How environmental pollutants damage your skin

dry-skin

How environmental pollutants damage your skin

Exhaust fumes, particulate matter and smoke make us old and our skin sick. We know what to do about it.

The connection between skin problems and air pollution has long been a hot topic at international dermatologist congresses. During a meeting in Beijing, 800 dermatologists were asked whether they thought the issues were related. Lo and behold, 70 percent agreed.

The reason? Air pollution increases sebum production and our skin becomes oilier. Over time, bacteria then multiply on our skin’s surface and trigger inflammation in the sebaceous glands. Fine dust oxidizes and hardens our natural protective skin layer (squalene), clogs the pores and blackheads and pimples appear . This process is particularly bad for acne sufferers, but healthy skin also suffers.

These are deposited on our skin and trigger inflammation and impurities:
1. Particulate matter
Combustion residues from coal, wood or fuel, but also construction dust and particles from tire abrasion.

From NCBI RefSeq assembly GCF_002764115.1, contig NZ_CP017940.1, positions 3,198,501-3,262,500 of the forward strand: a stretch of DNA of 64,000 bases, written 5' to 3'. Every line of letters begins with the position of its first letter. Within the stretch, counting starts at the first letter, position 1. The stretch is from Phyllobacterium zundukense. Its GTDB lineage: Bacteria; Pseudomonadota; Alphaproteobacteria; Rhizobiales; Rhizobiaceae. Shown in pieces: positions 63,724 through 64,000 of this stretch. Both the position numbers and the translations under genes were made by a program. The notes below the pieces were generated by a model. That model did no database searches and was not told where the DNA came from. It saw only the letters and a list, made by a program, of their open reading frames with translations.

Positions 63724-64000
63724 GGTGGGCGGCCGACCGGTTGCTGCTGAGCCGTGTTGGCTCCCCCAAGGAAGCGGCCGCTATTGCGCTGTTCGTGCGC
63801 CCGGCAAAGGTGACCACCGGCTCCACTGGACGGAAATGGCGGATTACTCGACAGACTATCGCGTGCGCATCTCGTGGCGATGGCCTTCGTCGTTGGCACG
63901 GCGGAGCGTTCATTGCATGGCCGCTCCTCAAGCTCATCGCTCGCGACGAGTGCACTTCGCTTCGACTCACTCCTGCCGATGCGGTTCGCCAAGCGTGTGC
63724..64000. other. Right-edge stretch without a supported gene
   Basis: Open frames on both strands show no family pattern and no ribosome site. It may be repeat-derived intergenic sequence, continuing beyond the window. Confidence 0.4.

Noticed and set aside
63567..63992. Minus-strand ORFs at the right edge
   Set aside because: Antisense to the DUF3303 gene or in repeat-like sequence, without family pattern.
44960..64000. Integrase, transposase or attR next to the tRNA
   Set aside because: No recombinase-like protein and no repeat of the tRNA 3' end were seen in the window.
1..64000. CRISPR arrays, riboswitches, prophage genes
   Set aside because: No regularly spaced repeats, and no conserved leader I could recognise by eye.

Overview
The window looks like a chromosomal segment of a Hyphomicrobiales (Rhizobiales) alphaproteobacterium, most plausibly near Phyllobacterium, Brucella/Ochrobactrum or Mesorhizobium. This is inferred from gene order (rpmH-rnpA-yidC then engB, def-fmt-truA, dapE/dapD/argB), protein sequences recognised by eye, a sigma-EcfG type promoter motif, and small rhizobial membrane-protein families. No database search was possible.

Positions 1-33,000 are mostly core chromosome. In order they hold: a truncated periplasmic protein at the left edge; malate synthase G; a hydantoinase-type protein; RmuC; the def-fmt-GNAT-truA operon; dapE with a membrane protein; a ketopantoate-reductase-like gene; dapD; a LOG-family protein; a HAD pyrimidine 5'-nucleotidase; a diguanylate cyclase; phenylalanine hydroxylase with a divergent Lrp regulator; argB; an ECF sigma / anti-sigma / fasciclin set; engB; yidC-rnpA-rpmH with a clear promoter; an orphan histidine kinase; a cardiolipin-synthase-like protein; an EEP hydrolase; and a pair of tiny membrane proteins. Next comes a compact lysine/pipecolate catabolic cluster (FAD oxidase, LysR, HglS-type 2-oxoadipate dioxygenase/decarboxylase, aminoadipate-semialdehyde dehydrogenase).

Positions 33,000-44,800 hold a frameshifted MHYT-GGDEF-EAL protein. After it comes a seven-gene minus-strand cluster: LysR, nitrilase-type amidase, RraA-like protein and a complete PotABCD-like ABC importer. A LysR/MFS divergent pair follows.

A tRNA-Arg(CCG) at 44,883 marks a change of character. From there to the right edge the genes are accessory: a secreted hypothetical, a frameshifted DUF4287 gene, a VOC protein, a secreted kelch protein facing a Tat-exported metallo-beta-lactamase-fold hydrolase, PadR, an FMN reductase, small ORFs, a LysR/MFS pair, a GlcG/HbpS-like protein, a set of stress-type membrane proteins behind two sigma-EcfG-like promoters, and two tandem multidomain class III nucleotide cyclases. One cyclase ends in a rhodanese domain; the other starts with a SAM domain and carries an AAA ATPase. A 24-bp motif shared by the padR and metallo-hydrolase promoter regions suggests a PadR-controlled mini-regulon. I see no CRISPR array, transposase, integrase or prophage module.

2. gases
When fuel is burned, nitrogen oxide is produced, which reacts with oxygen in the air and becomes nitrogen oxide.

3. Smog
Fine dust and gases react with sunlight – ground-level ozone and new fine dust particles are formed.

4. Volatile Organic Compounds
Various substances produced during the incineration of waste and the burning of coal and petroleum products. This also includes the sulfur dioxide, which smells like rotten eggs and is produced when coal is burned.

5. Cigarette smoke
Smoking damages our skin from the inside and out. The smoke we blow out settles right back on our skin.

Research is responding with ever better care formulas that are intended to protect our skin from a wide variety of environmental influences.

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